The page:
Insight Turkey 4th Annual Conference
Panel II: Democratization in Turkey: What is Next?
Chair: Ambassador James H. Holmes (American Turkish Council)
Ali Bayramoğlu (Yeni Safak Daily)
Mustafa Karaalioğlu (Star Daily)
Oral Çalışlar (Radikal Daily)
Taha Özhan (SETA)
Ali Bayramoğlu focused his remarks on the reformist policies enacted by the Justice and Development Party (AKP) over the past 12 years. He articulated that the AK Party has been particularly successful in relation to three specific arenas, including: economic and social politics, as indicated by recent World Bank figures; issues of Kemalism, in which they have been “toppled” to make the government increasingly civilian-dominated; and in asserting a stronger sense of self-confidence both within Turkey and on the world stage. Two “pressures” of democratization that have characterized the AK Party’s time in power have been establishing the authority and leadership to guide Turkey’s democracy. Mr. Bayramoğlu explained that efforts made to reach this goal have been successful in shaping Prime Minister Erdoğan’s image as a “strong and democratic” leader. The future of democratic governance in Turkey following the recent local elections, Bayramoğlu explained, rests on key issues, including the Armenian issue, the Kurdish peace process, constitutional problems, and those surrounding recent events such as the Ergenekon trials.
Mustafa Karaalioğlu first set the tone of his presentation by asserting that Turkey is engaged in a “very important” time of change that will hopefully lead to a healthy democracy. While he stated that the country will continue with the democratization process, many of the same issues, such as the role of the military, will be observed along the way. The Gezi Park protests added another dimension to this process, as the AK Party government has increasingly been the target of widespread criticism. Mr. Karaalioğlu stated that in order for there to be a just, equal and “true democracy” in Turkey after dealing with an unjust government system for decades, everyone must make changes. The primary goal in the transition from the “Old Turkey” to the “New Turkey,” he described, is to finish this democratization process and foster a “calm and solid future” for the country. This comes at a significant time of change in light of the Erdoğan-Gülen split and changes in public attitudes toward important political issues, such as the Armenian and Kurdish issues.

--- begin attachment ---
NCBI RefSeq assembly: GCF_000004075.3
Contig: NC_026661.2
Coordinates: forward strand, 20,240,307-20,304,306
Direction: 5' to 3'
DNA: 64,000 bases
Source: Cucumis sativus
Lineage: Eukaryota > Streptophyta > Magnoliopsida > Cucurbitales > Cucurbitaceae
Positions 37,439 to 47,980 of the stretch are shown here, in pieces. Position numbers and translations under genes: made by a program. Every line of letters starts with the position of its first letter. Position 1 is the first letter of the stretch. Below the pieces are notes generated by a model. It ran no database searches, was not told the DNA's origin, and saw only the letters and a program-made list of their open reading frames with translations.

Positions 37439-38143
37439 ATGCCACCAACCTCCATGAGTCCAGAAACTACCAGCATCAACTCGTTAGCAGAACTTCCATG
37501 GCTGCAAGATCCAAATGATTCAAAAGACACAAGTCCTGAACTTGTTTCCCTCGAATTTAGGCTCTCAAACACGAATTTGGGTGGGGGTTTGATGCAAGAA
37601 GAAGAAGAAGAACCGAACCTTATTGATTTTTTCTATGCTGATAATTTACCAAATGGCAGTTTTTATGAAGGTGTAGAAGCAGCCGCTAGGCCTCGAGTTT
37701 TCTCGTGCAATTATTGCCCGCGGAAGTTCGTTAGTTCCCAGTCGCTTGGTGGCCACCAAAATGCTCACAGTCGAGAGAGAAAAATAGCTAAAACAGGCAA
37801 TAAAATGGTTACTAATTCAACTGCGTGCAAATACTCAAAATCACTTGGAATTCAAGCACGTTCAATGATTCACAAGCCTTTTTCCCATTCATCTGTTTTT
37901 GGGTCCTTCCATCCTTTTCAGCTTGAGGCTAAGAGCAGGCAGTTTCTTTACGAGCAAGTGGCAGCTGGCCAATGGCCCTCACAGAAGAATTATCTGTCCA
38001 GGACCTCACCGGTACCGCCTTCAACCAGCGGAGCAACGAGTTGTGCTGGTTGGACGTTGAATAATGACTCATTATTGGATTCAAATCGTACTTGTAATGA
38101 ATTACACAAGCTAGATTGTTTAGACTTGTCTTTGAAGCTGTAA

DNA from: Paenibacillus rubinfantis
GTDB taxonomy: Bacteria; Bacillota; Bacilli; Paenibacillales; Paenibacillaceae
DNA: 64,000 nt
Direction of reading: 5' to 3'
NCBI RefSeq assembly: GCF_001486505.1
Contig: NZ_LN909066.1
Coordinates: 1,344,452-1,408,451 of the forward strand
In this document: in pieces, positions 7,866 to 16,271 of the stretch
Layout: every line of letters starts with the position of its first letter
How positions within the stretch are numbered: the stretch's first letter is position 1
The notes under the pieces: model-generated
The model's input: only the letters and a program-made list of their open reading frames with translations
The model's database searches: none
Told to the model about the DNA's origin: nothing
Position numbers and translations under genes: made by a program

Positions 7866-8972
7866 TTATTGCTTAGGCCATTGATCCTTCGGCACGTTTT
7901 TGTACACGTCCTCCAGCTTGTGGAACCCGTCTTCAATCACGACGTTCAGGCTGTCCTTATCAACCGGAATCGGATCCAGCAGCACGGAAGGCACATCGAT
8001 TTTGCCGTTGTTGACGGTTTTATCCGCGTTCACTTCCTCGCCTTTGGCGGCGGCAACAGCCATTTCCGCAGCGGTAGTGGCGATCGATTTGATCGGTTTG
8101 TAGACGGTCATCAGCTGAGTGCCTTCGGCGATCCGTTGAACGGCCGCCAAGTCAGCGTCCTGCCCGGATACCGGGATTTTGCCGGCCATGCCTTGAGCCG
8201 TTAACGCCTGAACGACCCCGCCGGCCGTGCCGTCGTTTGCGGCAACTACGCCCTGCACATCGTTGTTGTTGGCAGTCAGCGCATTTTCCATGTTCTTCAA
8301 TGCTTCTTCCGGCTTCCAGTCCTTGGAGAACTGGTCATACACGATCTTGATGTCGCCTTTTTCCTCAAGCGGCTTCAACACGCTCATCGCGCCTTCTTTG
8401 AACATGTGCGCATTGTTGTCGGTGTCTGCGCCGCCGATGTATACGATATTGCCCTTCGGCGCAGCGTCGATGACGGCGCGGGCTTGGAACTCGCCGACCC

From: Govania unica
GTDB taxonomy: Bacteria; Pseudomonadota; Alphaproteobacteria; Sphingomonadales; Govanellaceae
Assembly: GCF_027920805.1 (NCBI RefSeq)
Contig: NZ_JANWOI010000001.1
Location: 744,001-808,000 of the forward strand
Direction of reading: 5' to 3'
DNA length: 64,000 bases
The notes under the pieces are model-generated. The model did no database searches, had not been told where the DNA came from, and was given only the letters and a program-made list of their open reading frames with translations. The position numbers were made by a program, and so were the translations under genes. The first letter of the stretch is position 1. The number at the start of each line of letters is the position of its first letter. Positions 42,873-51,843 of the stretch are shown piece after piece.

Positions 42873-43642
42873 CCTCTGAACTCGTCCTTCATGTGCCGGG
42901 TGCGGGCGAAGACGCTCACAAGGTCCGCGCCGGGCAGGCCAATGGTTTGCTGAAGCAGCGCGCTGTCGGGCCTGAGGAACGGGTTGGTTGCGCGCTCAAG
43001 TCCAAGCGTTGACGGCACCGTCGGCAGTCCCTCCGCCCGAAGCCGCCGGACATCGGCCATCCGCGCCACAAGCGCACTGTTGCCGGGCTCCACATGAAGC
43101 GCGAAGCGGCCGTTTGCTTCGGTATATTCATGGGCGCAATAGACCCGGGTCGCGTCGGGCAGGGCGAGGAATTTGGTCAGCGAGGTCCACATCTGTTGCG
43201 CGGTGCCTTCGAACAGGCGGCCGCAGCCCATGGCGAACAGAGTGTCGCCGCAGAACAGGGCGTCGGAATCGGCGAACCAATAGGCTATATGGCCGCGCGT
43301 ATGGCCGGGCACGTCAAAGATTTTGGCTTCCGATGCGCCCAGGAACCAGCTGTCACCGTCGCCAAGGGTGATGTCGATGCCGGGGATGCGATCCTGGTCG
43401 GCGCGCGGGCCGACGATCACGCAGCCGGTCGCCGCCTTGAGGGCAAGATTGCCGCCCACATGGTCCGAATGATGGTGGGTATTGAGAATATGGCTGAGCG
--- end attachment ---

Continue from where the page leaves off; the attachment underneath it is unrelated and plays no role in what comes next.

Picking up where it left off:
Oral Çalışlar commented on what he described as a contradiction between internal and external views of Turkey when speaking about democratization within the country. In terms of external views, he concentrated specifically on American reactions to developments within Turkey. While these tend to conclude that there is little to no democratization taking place within the country, Mr. Çalışlar asserted that this is not necessarily the case from the Turkish perspective. He described Turkey as going through a period of change characterized by a “crisis of establishing a new democracy.” This is especially observable when looking at the status of minority identities, particularly Armenians, Kurds, and Alawites, within society. He described Turkey as progressing in this domain as it has begun to address their demands for freedom of expression. While the country may need to make many more steps to foster a more inclusive environment, Mr. Çalışlar asserted that a “democratization fight” has launched Turkey forward, not backward, in this process. In order to understand what is taking place within the country in this regard, there must be a general understanding of the divergences in Turkish and Western perceptions of democracy.
In his remarks, Taha Özhan criticized the tendency to compare Turkey’s political experiences with those of Egypt. While both countries have faced coups d’états in the past, Turkey has sustained its civilian government for over a decade. Since the AK Party was elected into office, it has successfully withstood attempts to remove it from power. Mr. Özhan provided an overview of the major events taking since 2002 that summarize the AK Party’s resilience. He highlighted 2007 as the first time that a civilian government within Turkey rejected the military’s intervention. Throughout the past 12 years, the AK Party has also been furthering the democratization process by, for example, attempting to handle the Kurdish issue and actively supporting the Arab Spring protests. While Mr. Özhan positioned democratization as the main trend in Turkish governance, he also asserted that it will continue to be challenged, especially in light of the December 17th corruption allegations.
The Foundation for Political, Economic and Social Research (SETA) at Washington, D.C. is a 501(c)(3) non-profit, independent, nonpartisan think tank based in Washington, D.C. dedicated to innovative studies on national, regional, and international issues concerning Turkey and US-Turkey relations.